The biggest offenders were said to be Wuxi Suntech and Trina Solar with preliminary dumping margins of 31.22 percent and 31.14 percent respectively
The United States Department of Commerce has found that several Chinese solar cell producers and exporters have been selling solar products in the United States at artificially low prices and has slapped them with anti-dumping duties between 31 percent and 250 percent.
The biggest offenders were said to be Wuxi Suntech and Trina Solar with preliminary dumping margins of 31.22 percent and 31.14 percent respectively, but 59 other Chinese exporters were given anti-dumping duties of 31.18 percent while all other Chinese producers/exporters received a preliminary dumping margin of 249.96 percent.
The preliminary determinations on the anti-dumping duties were released on May 17. The Commerce Department is scheduled to make their final determination in early October 2012.
The trade action comes in response to a formal complaint filed last October by SolarWorld and several other unnamed companies belonging to the Coalition for American Solar Manufacturing. The American companies alleged that the U.S. solar industry had been losing jobs due to Chinese firms selling solar cells and panels at unfairly low prices with the help of financial support from the Chinese government.
“For the many former employees of at least 12 solar producers that have staged layoffs, shuttered plants or entered bankruptcies since 2010, it may be too late. But today’s announcement gives rise to the possibility that domestic solar manufacturing, environmentally sustainable solar production and robust global competition might one day soon return to boosting U.S. manufacturing, jobs and energy security,” said Gordon Brinser, president of SolarWorld Industries America Inc. and leader of the Coalition for Solar Manufacturing in a statement.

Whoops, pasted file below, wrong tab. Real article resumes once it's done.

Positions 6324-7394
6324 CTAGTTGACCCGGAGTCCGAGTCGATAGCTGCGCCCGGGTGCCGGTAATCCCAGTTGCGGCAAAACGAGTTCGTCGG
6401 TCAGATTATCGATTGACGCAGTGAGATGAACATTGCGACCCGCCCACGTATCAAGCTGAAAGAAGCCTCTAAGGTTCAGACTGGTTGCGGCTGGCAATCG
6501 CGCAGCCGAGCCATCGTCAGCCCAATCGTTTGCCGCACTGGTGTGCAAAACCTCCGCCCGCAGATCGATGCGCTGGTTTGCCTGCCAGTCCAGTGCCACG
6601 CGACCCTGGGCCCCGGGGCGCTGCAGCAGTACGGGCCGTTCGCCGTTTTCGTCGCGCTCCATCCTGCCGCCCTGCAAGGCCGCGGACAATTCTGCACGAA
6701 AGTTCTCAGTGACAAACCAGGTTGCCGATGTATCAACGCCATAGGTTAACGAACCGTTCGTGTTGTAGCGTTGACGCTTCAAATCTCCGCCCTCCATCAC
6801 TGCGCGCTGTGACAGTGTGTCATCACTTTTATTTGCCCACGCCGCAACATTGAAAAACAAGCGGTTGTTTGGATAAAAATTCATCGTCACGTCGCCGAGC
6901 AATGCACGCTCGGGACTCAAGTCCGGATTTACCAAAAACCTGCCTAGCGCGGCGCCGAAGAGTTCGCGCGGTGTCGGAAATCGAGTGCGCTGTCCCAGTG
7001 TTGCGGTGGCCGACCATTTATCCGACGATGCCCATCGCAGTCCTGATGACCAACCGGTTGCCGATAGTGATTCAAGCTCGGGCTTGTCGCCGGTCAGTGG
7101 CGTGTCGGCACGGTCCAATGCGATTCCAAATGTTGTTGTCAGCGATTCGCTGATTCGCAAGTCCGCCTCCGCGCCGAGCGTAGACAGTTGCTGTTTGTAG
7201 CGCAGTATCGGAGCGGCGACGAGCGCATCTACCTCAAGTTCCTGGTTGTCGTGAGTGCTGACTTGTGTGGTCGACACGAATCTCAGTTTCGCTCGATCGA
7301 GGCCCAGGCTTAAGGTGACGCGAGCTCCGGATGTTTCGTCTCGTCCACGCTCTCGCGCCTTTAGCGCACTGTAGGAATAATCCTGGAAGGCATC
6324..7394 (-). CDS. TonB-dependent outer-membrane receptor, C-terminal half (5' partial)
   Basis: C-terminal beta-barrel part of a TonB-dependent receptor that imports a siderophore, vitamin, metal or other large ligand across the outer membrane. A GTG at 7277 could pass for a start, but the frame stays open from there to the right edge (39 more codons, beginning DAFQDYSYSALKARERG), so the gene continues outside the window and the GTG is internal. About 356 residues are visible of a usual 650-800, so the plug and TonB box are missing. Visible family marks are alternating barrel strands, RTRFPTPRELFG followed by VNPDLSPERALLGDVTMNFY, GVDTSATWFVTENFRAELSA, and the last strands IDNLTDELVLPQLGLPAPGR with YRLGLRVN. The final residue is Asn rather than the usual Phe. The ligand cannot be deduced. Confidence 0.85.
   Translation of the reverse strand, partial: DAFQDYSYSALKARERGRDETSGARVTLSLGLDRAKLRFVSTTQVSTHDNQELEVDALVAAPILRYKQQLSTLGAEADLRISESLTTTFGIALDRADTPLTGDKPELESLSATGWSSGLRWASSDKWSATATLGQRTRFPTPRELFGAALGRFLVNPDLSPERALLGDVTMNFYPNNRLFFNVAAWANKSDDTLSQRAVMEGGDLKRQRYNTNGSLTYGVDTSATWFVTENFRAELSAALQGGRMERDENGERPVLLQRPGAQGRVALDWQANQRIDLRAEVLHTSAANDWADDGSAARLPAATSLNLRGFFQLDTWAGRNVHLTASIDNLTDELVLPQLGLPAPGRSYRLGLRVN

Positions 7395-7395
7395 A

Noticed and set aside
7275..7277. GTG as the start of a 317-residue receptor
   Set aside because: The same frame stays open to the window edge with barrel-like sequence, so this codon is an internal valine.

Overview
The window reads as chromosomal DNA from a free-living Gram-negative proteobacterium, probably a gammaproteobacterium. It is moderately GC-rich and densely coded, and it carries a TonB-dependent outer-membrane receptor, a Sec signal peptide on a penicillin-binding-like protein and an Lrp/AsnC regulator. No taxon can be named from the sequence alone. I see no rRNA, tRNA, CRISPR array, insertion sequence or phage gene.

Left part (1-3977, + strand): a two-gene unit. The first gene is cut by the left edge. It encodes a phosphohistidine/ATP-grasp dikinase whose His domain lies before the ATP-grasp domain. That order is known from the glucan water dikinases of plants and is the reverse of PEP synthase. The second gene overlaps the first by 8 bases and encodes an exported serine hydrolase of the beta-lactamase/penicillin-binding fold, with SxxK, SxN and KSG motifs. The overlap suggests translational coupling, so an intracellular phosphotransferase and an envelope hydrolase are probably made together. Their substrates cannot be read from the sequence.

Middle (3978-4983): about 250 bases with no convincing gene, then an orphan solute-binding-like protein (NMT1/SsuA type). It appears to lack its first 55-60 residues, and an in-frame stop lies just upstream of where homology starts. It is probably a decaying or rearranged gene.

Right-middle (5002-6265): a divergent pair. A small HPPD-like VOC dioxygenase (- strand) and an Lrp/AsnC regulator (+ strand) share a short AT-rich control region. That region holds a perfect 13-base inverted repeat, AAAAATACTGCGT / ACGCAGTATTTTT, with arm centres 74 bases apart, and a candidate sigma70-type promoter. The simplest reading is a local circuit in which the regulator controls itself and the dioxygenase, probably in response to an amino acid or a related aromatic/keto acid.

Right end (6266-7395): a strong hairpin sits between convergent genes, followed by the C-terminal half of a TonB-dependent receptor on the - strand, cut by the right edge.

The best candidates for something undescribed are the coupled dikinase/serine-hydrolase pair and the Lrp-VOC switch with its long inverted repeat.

While SolarWorld may be happy with the outcome, several of the companies impacted by the decision released statements protesting the findings.
«As we’ve stated before, tariffs are disruptive and destructive for the entire solar industry,» said Mr. Liangsheng Miao, chairman and chief executive officer of Yingli Green Energy. «We remain fully committed to serving the U.S. market irrespective of the outcome of these proceedings, and we will continue to strive for a global, competitive marketplace.”
Suntech, also protested the tariffs, pointing out that the duties did not reflect the reality of a highly-competitive global solar industry.
«Despite these harmful trade barriers, we hope that the U.S., China, and all countries will engage in constructive dialogue to avert a deepening solar trade war. Suntech opposes trade barriers at any point in the global solar supply chain. All leading companies in the global solar industry want to see a trade war averted. We need more competition and innovation, not litigation,» the company said in a statement.
Meanwhile, American solar trade association Solar Energy Industries Association also released a statement calling on both the United States and Chinese governments to work together to resolve the growing trade conflict.
SEIA president Rhone Resch cautioned that the dispute could spread over the entire solar supply chain and jeopardize the industry and U.S. investments. – EcoSeed Staff